When the world was sheltering in place, Takeyla Benton was coming out.
It was March 2020, and the Wisconsin, US-based financial-services professional and mother of two had just quit her job at a credit union, and broken off an engagement to a man. Lockdown gave now 39-year-old Benton time to rest and reflect on whether the identities society projected on her truly felt like her own.
“Growing up in the church, [as a] black woman, you’re forced down a path before you really even get to choose one,” she says. So, the possibility that she might not be straight, says Benton, “wasn’t anything I felt like I could explore, and still be accepted in my family and community”. Benton emerged from lockdown as an out queer woman who is still exploring what, if any labels, labels fit for her.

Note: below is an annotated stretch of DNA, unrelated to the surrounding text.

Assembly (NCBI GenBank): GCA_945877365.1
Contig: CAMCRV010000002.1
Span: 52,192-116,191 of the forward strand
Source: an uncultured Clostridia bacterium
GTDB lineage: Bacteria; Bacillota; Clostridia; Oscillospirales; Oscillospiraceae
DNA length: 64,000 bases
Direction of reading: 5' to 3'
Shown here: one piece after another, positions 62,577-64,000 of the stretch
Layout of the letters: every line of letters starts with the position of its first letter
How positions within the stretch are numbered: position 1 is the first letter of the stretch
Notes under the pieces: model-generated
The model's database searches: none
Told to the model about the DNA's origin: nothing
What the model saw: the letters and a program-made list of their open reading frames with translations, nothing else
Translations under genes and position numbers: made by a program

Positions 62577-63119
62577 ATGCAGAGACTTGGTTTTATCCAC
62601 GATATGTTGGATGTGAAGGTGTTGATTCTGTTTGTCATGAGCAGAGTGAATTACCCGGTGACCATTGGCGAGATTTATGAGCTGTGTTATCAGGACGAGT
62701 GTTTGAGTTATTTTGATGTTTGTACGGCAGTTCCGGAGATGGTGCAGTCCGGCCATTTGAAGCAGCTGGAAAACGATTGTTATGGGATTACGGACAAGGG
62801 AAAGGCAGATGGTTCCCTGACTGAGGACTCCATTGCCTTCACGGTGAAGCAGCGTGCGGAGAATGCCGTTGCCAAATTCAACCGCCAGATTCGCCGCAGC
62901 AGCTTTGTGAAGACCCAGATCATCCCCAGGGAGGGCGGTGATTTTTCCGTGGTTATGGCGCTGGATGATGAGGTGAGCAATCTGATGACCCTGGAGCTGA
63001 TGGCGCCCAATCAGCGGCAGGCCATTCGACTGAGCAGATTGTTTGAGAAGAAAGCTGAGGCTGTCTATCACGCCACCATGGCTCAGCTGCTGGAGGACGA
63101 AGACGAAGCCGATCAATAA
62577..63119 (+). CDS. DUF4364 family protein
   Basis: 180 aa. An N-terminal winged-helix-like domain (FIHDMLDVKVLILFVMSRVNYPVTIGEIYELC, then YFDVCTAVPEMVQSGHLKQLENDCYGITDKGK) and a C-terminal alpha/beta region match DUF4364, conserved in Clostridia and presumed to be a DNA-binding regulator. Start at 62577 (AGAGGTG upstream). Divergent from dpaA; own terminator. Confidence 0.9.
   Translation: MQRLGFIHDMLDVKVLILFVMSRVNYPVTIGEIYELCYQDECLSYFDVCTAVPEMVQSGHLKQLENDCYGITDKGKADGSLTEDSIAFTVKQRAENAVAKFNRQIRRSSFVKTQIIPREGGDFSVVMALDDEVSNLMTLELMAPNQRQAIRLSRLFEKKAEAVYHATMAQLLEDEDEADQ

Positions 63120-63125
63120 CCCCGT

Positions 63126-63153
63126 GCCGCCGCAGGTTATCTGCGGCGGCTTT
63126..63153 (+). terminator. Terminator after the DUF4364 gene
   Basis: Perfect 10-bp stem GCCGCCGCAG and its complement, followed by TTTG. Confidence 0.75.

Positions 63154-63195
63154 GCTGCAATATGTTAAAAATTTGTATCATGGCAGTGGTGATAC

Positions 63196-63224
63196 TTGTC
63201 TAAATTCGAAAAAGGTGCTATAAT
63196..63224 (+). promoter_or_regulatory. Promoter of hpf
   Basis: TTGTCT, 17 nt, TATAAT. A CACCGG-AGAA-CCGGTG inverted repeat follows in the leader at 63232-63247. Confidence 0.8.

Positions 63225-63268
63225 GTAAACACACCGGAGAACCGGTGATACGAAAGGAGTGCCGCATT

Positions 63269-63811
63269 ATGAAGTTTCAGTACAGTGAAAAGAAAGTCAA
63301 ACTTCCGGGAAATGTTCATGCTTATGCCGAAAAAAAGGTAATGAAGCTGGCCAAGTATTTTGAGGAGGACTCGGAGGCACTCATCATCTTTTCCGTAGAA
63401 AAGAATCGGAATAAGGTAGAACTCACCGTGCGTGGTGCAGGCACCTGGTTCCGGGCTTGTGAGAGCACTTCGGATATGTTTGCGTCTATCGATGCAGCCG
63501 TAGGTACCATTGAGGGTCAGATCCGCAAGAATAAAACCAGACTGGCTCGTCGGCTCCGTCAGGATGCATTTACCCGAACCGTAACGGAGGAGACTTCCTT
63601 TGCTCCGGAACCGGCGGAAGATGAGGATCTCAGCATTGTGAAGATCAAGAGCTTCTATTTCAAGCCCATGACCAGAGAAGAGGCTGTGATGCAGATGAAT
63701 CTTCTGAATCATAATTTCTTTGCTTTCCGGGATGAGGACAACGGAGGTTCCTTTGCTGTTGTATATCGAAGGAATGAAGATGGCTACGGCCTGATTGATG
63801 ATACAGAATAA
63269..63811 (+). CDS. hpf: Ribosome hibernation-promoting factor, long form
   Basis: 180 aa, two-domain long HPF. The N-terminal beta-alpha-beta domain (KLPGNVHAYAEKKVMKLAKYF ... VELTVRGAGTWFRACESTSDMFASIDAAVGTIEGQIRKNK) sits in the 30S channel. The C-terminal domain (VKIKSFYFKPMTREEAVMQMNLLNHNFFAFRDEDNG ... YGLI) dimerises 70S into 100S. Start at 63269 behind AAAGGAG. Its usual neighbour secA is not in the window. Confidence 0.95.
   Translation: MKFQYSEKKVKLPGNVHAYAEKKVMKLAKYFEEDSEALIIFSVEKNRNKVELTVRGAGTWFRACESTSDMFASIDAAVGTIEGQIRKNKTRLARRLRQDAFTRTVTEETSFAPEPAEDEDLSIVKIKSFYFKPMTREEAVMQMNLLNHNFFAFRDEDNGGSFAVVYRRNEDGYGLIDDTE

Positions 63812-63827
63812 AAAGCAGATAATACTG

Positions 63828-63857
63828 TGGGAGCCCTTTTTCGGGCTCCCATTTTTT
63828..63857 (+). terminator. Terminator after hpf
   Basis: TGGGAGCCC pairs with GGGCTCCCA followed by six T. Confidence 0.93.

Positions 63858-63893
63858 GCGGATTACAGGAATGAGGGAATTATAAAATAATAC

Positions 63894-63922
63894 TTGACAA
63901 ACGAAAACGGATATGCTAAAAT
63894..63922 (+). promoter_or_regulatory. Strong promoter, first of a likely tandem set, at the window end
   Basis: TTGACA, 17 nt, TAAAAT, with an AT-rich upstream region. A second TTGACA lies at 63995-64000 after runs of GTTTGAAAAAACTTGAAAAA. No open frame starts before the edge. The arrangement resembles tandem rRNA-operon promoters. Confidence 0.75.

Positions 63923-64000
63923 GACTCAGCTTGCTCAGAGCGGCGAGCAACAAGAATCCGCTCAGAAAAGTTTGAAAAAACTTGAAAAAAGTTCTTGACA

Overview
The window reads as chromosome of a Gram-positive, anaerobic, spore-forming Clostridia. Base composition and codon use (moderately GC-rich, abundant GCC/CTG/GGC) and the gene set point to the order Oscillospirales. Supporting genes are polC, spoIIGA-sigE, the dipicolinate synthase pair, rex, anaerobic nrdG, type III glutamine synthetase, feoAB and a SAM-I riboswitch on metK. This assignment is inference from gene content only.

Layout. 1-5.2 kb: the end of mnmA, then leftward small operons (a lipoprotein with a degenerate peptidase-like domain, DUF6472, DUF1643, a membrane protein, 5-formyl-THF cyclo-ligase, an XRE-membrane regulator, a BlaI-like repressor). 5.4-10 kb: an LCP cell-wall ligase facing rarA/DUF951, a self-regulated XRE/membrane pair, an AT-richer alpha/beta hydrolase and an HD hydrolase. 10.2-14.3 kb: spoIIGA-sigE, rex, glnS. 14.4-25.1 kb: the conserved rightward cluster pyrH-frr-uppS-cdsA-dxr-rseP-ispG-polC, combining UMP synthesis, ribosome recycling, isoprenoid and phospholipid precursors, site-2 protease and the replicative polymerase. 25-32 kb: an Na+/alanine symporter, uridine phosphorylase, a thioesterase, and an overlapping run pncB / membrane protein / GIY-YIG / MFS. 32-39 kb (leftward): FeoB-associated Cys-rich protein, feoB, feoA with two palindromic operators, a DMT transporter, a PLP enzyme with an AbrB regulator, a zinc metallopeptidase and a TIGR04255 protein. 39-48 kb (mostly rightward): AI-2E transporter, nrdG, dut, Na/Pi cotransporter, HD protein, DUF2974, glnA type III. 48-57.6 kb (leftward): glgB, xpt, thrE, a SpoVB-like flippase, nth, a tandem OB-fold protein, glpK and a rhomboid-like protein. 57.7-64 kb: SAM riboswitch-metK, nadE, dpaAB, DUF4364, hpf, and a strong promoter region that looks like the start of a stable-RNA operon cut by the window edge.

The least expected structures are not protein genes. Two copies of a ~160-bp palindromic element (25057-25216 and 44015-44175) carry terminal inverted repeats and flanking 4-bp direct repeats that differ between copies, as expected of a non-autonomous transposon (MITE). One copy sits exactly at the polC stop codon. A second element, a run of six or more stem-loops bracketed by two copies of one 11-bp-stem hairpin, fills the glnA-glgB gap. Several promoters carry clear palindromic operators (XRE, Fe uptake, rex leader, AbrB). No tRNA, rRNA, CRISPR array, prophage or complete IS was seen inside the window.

In popular imagination, coming out is one grand gesture: a queer person stepping out of the proverbial closet, into a celebratory spotlight of visibility. In reality, many queer people and researchers agree that coming out is more of a long-term negotiation between how we understand our identity, and how we present those identities to other people. Nearly 6% of US adults now identify as LGBTQ, more than ever recorded. Yet persistent discrimination, and the fluidity of many people’s experiences of gender and sexuality, often make coming out a continuous process of navigating in what spaces, and to what degree, we can be open about our identities.